The much-heralded speech to the Muslim world is upon us. But just what will Obama say to the throng in Cairo tomorrow? Three writers share their guesses.
Reza Aslan knows what Obama is unlikely to articulate in his speech: any mention of democracy. It's an irony of ironies that the president choose Egypt for his podium, a country, Aslan points out, that has an abysmal record when it comes to free speech and protecting civil society. "It will be surprising if the word "democracy" even escapes Obama's lips," Aslan writes.
Ramez Maluf reminds readers in Foreign Policy that the issue closest to listeners' hearts will be the same issue that has existed for decades: the Israeli-Palestinian dispute. Selling America back to the Muslim world, he says, is contingent upon some overture to the Palestinian sympathies in the six decade old imbroglio.
Similarly, Roger Cohen writes in the Times that the continued expansion of Jewish settlements within Palestinian territory is the linchpin in any regional peace. He offers the original 1967 Israeli borders, that have shrunk and expanded countless times over the intervening decades, as a point of departure at the U.S.-led negotiation table.
Essential pre-speech viewing:
A great number of Big Think experts have addressed the issues close the hearts of Muslims, among them are:
Director of the Muslim Studies Group Dahlia Mogahed
Businessweek editor Paul Barrett
Council on Foreign Relations fellow Vali Nasr
Professor of Islamic Studies Reza Aslan
What can 3D printing do for medicine? The "sky is the limit," says Northwell Health researcher Dr. Todd Goldstein.
- Medical professionals are currently using 3D printers to create prosthetics and patient-specific organ models that doctors can use to prepare for surgery.
- Eventually, scientists hope to print patient-specific organs that can be transplanted safely into the human body.
- Northwell Health, New York State's largest health care provider, is pioneering 3D printing in medicine in three key ways.
Torn between absolutism on the left and the right, classical liberalism—with its core values of compassion and incremental progress whereby the once-radical becomes the mainstream—is in need of a good defense. And Adam Gopnik is its lawyer.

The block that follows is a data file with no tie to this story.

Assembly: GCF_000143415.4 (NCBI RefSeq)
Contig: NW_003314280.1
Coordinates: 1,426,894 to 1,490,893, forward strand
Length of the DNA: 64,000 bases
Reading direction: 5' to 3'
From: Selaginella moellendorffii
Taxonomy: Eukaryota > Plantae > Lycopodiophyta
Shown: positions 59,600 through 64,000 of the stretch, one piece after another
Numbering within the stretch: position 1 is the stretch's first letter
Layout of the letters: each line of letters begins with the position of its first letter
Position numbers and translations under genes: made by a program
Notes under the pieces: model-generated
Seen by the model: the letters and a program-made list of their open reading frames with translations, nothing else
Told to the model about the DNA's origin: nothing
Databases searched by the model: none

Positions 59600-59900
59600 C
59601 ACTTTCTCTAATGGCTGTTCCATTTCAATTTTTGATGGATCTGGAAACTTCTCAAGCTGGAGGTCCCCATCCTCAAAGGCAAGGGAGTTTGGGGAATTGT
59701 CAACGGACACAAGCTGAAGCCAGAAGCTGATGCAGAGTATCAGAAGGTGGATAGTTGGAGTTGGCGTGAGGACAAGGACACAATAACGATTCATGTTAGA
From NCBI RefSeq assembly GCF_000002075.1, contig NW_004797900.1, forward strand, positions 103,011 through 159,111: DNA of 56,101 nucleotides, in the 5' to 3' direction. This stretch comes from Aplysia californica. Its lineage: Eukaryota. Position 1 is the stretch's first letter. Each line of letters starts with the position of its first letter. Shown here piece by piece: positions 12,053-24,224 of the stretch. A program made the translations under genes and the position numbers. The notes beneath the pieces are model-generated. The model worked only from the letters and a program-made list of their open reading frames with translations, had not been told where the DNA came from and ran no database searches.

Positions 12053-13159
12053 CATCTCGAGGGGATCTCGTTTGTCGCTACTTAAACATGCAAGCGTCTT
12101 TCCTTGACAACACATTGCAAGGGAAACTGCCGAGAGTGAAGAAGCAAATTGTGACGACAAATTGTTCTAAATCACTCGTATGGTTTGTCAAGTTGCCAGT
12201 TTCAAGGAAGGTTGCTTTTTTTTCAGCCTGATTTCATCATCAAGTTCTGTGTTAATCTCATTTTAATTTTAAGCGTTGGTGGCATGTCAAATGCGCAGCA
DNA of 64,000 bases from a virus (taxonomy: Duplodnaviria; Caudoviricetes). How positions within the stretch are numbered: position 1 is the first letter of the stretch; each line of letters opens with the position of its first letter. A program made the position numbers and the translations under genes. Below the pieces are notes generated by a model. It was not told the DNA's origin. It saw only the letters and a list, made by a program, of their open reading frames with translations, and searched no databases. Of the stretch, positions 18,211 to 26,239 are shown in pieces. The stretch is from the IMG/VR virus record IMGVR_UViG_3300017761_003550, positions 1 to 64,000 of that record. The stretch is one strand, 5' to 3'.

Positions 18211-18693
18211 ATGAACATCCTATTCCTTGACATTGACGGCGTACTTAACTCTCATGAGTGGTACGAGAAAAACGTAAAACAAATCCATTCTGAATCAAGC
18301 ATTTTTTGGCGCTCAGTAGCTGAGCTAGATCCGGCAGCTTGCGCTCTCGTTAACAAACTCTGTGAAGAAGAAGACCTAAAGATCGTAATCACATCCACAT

- Liberalism as "radical pragmatism"
- Intersectionality and civic discourse
- How "a thousand small sanities" tackled drunk driving, normalized gay marriage, and could control gun violence
As Game of Thrones ends, a revealing resolution to its perplexing geography.
- The fantasy world of Game of Thrones was inspired by real places and events.
- But the map of Westeros is a good example of the perplexing relation between fantasy and reality.
- Like Britain, it has a Wall in the North, but the map only really clicks into place if you add Ireland.
The lost practice of face-to-face communication has made the world a more extreme place.
- The world was saner when we spoke face-to-face, argues John Cameron Mitchell. Not looking someone in the eye when you talk to them raises the potential for miscommunication and conflict.
- Social media has been an incredible force for activism and human rights, but it's also negatively affected our relationship with the media. We are now bombarded 24/7 with news that either drives us to anger or apathy.
- Sitting behind a screen makes polarization worse, and polarization is fertile ground for conspiracy theories and fascism, which Cameron describes as irrationally blaming someone else for your problems.
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